• 9. What? EVALUATION METHODS  Types of methods include:  Questionnaires/Surveys  Interviews (structured  semi-structured  structured)  Focus Groups  Focused Observations  Tracking & Timing Studies  Concept Mapping  Document Analysis  There is no “best” method – we often use mixed methods 9
    • 10. So what? WHAT DO MUSEUMS DO? 10
    • 11. So what? OUTPUTS • Projects • Exhibits • Collections • Research • Budgets 11
    • 12. So what? OUTCOMES. . . AKA IMPACTS . . .  I learned about . . .  My family is going to do . . .  I am more interested in . . .  I had fun. . . . We had fun. . . . i.e. if successful, how will your audience be 12 different as a result of their experience?
    • 13. So what? BIG QUESTION: HOW DO MUSEUMS MAKE A DIFFERENCE? 13And how do we know?
    • 14. So what? NSF IMPACT CATEGORIES Awareness, knowledge or understanding (of) Engagement or interest (in) Attitude (towards) Behavior (related to) Skills GENERIC LEARNING OUTCOMES Knowledge and Understanding Enjoyment, Inspiration, Creativity Attitudes and Values Activity, Behavior and Progression Skills 14
    • 15. So what?AWARENESS, KNOWLEDGE ORUNDERSTANDING Knowing what or about something Learning facts or information “Visitors will be aware that their Making sense of something daily actions have an impact on the Deepening understanding marine environment.” How museums, libraries and archives operate Making links and relationships between 15
    • 16. So what? ENGAGEMENT OR INTEREST Participation, engagement, interest are prerequisites for other types of learning Having fun“Children who participate in the Being surprised Innovative thoughts more engaged inprogram will beviewing contemporary art. Creativity Exploration, experimentation Being inspired 16
    • 17. So what? ATTITUDES & VALUES  Feelings  Perceptions  Opinions about ourselves (e.g. self esteem)  “Adults will express a positive Opinions or attitudes towards other people  Increased capacity for the importance attitude towards tolerance of  Empathy play in their lives”  Increased motivation  Positive and negative attitudes in relation to an experience 17
    • 18. So what? BEHAVIOR What people do What people intend to do “Adults will avoid eating foods that What people have done have a substantially negative Reported or observed actions impact on the way people manage their A change in the environment.” lives 18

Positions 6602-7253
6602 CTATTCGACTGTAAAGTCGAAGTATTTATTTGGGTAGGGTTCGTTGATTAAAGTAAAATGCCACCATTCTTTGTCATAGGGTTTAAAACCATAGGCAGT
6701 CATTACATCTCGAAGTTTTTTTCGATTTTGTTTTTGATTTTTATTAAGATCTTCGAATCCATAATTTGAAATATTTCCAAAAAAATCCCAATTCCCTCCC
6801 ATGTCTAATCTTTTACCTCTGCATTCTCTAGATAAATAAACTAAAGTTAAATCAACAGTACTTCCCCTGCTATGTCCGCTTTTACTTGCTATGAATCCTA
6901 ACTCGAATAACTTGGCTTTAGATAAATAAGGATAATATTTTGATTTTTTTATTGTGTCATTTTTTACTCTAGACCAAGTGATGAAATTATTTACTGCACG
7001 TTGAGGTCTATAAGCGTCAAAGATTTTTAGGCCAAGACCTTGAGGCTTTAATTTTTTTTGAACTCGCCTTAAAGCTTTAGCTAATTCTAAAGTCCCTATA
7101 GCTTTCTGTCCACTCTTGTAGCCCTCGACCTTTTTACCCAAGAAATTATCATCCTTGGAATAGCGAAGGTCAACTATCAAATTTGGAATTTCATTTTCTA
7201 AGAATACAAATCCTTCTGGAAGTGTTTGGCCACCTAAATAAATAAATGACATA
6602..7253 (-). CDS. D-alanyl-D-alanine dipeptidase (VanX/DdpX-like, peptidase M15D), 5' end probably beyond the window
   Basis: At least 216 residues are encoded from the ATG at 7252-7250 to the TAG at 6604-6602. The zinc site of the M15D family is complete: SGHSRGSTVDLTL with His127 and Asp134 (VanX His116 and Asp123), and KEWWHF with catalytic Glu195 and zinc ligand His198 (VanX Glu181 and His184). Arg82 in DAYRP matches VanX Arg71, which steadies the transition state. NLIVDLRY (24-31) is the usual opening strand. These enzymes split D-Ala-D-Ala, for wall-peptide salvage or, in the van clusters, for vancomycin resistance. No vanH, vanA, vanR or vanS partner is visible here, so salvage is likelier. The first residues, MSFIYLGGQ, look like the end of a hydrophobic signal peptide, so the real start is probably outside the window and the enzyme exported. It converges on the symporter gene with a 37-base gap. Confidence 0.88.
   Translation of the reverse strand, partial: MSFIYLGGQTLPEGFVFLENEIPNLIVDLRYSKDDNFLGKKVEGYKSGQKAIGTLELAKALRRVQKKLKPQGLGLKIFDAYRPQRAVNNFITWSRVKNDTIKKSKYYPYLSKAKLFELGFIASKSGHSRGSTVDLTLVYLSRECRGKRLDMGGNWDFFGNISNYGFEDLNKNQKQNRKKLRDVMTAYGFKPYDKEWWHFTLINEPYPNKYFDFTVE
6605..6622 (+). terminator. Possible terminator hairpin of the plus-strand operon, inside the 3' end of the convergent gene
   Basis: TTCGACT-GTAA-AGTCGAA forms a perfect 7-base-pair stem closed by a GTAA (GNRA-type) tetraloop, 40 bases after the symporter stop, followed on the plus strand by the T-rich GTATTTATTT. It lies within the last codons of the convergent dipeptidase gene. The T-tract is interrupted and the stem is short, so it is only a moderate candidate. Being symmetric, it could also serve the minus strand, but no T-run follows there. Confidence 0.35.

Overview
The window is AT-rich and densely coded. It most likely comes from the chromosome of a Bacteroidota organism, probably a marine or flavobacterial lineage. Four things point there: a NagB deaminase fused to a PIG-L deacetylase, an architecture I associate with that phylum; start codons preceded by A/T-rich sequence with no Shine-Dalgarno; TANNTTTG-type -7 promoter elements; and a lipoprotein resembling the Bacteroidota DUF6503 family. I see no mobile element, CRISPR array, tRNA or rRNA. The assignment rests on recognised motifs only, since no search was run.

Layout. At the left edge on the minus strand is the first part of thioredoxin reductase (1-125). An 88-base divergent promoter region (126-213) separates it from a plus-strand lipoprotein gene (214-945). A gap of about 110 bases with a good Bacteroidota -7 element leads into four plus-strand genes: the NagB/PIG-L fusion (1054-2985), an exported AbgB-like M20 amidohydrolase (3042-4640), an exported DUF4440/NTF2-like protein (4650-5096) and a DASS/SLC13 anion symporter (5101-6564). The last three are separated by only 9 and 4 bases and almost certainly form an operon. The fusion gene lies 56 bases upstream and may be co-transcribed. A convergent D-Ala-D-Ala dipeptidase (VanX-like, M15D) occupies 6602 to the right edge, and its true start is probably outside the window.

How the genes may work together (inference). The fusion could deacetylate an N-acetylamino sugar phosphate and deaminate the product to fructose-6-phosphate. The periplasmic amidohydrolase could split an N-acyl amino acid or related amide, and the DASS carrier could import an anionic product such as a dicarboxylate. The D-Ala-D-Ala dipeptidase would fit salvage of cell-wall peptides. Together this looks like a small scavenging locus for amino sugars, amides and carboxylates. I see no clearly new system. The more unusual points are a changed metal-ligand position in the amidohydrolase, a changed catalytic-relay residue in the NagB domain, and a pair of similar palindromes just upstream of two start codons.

• 19. So what?SKILLS Knowing how to do something Being able to do new things Intellectual skills “Adults will be able to document Information management skills observations of plants that are affected by climate change.” Social skills Communication skills Physical skills 19
    • 20. Now what? WHAT DOES SUCCESS LOOK LIKE? DEVELOPING INDICATORS 20
    • 21. Now what? FRYE ART MUSEUM Impact Possible Indicators 1. Visitors will point, gesture, step forward, nod, raise hand during Visitors will be Engage physically tour program. and verbally with the artwork 2. Visitors will ask questions, make statements regarding the artwork, and share opinions with gallery guide or other visitors Evidence of success: % of visitors who …. 21
    • 22. Now what? YOUR TURN! PROPOSED EXHIBIT TOPIC: “HOMELESSNESS IN THE PACIFIC NORTHWEST”1. Develop an impact statement, one for each category2. Write your impact statements on the board 22
    • 23. Now what? YOUR TURN! PROPOSED EXHIBIT TOPIC: “HOMELESSNESS IN THE PACIFIC NORTHWEST”1. As a class lets discuss some potential indicators of success….2. What evidence would show you that your desired impact has been achieved. 23
    • 24. Now what? USE IT! Australia Museum – “Misty” Cases 24 http://australianmuseum.net.au/Audience-Research-Blog/
    • 25. Now what? USE IT! Seattle Aquarium – Harbor Seal Exhibit 25
    • 26. SUMMARY •Evaluation is a systematic process of collecting information from your audience. What? •Evaluation should be included in all phases of development. •Museums should clarify their desired impacts before they create their outputs. So what? •Evaluation can be use to help assess whether desired impacts are achieved. •Use evaluation to paint a picture of the museum landscape, in decision making, and Now what? improvement of exhibits & programs. 26 •Don’t do it unless you’re ready to use it!
    • 27. More! RESOURCESVisitor Studies Association (VSA)www.visitorstudies.orgAmerican Evaluation Associationwww.eval.orgCommittee for Audience Research & Evaluation (CARE)www.care-aam.orgInspiring Learning (GLO)www.inspiringlearningforall.gov.ukNational Science Foundationhttp://www.nsf.gov/pubs/2002/nsf02057/nsf02057.pdf 27
    • 28. More! JOURNALS & WEBwww.informalscience.org - evaluation reportsVisitor StudiesCurator: The Museum JournalJournal of Interpretation ResearchJournal of Museum EducationMuseums & Social IssuesInformal Learning Review 28
    • 29. Nick VisscherCoordinator for Professional Experiences vissche2@uw.edu 29